A committee will meet next week to consider the Marlow Film Studios proposal after recommendations that it be refused due to its environmental impact.

The Buckinghamshire Council Strategic Sites Committee will meet at 1pm on Monday, October 23, to consider the Marlow Film Studios planning application, around which debate has raged between advocates and campaigners for over a year.

On the meeting agenda, planning officers stated their recommendation for the council's refusal of the application, following consideration of factors including the educational initiatives proposed by developers and the Greenbelt status of the 36-hectare site, located on scrubland near the A404 in Little Marlow.

While it was acknowledged that the proposal "represents a significant investment in one of Buckinghamshire's key economic sectors" and "would create employment opportunities and support local businesses", the officers concluded that the application should be refused in large part due to its designation within the Little Marlow Lakes Country Park, parts of which the council has a responsibility to classify as Suitable Alternative National Greenspace (SANG). 

Among the reasons cited for the recommended refusal was also the "significant effect" the development could have on the "integrity" of a Chiltern Beechwoods Special Area of Conservation (SAC) that is located 750 metres from the site, which could be at risk of increased air pollution from "increased construction or operational traffic".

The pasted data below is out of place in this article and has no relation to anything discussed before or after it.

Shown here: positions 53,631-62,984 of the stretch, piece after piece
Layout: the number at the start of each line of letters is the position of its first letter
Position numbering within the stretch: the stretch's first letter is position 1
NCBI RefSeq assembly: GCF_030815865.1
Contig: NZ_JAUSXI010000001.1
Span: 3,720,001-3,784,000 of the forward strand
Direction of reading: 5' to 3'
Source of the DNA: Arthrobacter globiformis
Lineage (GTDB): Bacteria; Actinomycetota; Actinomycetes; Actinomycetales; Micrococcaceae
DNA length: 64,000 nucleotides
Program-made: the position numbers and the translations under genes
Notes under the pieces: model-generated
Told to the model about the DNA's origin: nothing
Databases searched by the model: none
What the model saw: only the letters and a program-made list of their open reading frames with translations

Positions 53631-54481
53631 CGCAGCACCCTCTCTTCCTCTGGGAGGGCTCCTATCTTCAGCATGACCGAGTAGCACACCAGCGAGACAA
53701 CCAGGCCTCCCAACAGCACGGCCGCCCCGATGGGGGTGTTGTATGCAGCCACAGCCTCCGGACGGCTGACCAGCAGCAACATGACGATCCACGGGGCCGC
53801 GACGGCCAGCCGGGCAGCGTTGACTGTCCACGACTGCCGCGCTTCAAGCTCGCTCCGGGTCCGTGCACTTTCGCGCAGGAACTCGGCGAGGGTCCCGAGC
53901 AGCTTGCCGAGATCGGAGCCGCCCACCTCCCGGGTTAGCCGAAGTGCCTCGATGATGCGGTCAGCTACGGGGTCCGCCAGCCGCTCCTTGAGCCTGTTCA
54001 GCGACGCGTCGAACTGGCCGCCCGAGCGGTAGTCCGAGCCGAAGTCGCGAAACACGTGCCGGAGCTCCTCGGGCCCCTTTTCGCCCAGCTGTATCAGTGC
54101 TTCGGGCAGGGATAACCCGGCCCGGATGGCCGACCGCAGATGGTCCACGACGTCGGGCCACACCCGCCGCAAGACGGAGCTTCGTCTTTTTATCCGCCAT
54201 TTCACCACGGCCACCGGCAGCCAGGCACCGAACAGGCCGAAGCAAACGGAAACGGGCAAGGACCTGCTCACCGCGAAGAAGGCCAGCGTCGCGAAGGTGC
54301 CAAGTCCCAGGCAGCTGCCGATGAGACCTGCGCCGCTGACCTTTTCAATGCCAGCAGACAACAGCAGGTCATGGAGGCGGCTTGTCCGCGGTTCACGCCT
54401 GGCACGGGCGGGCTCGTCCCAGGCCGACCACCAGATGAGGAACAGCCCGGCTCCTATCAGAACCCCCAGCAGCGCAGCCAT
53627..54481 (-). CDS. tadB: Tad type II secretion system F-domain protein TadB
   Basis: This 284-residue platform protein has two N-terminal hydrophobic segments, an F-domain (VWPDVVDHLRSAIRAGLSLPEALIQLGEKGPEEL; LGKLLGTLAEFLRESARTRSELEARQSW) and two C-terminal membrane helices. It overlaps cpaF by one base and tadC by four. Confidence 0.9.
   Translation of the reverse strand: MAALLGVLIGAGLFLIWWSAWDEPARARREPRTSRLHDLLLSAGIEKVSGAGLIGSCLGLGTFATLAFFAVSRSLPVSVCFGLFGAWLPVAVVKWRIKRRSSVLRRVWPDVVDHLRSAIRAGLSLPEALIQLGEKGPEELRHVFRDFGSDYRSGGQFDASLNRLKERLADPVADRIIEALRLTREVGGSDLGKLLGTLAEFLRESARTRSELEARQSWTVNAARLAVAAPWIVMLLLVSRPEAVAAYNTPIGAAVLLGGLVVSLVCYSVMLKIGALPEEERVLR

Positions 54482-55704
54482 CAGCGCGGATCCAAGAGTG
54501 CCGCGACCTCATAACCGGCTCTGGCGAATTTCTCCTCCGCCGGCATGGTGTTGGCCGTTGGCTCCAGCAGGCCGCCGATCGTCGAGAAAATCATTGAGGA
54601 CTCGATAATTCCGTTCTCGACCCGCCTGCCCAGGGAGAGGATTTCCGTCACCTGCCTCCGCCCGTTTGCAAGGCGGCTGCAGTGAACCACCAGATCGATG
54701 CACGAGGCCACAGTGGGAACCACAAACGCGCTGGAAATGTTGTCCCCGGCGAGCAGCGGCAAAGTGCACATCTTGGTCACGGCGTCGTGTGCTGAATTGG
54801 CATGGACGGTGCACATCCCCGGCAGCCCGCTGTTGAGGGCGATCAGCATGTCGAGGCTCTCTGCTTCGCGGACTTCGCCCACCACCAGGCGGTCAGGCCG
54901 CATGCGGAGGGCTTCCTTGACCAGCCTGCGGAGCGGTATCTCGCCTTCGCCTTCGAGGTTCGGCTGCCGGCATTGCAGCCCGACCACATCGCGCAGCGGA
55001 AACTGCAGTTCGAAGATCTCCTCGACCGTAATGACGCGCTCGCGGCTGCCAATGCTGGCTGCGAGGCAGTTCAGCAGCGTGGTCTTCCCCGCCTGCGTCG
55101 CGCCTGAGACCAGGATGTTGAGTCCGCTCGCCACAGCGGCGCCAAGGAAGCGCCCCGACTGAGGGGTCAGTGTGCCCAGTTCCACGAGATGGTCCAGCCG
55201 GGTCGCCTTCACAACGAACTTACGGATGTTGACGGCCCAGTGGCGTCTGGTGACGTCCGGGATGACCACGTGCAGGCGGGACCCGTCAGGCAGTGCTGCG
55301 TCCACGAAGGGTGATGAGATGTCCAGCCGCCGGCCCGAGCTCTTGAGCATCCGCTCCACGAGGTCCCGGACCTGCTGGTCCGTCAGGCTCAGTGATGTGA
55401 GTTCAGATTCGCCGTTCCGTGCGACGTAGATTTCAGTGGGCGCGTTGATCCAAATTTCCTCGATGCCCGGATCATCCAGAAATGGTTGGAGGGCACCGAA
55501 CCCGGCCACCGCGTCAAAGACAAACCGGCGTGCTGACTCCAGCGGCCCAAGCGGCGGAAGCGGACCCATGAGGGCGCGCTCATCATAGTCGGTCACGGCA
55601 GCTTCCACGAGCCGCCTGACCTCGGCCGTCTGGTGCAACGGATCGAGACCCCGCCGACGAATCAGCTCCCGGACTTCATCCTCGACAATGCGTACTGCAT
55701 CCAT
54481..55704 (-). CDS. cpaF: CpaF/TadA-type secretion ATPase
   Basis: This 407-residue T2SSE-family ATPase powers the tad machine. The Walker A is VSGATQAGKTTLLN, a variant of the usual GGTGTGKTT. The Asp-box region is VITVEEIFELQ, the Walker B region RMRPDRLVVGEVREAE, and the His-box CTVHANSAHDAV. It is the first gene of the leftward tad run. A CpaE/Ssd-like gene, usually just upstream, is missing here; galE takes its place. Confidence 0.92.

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The economic opportunities offered by the site, including 4,000 new jobs and an on-site skills academy, were afforded "significant weight" by the officers, while consideration was also given to the proposal's impact on local highways and transport, including plans for an upgrade of the 50-year-old Westhorpe Interchange (A4155/A404). 

A spokesperson for the environmental campaign group Save Marlow's Greenbelt, which has been vocal in opposition to the film studio, said they were "delighted" by the recommendation.

They added: "It is an inappropriate development whose trivial economic benefits don't outweigh the loss of Greenbelt, traffic congestion and harm to the environment."

Robert Laycock, CEO of Marlow Film Studios said he was looking forward to "putting the merits of the strong proposal" to the committee next week as well as "addressing the issues raised".

"We will continue to work closely with the authorities concerned because along with our dedicated supporters we have overriding confidence that Marlow Film Studios will bring significant large-scale benefits to the region and the UK as a whole.

"Failing to grasp this unique proposition with its outstanding job and training opportunities represents a seismic missed opportunity for the UK economy if this investment is allowed to slip away."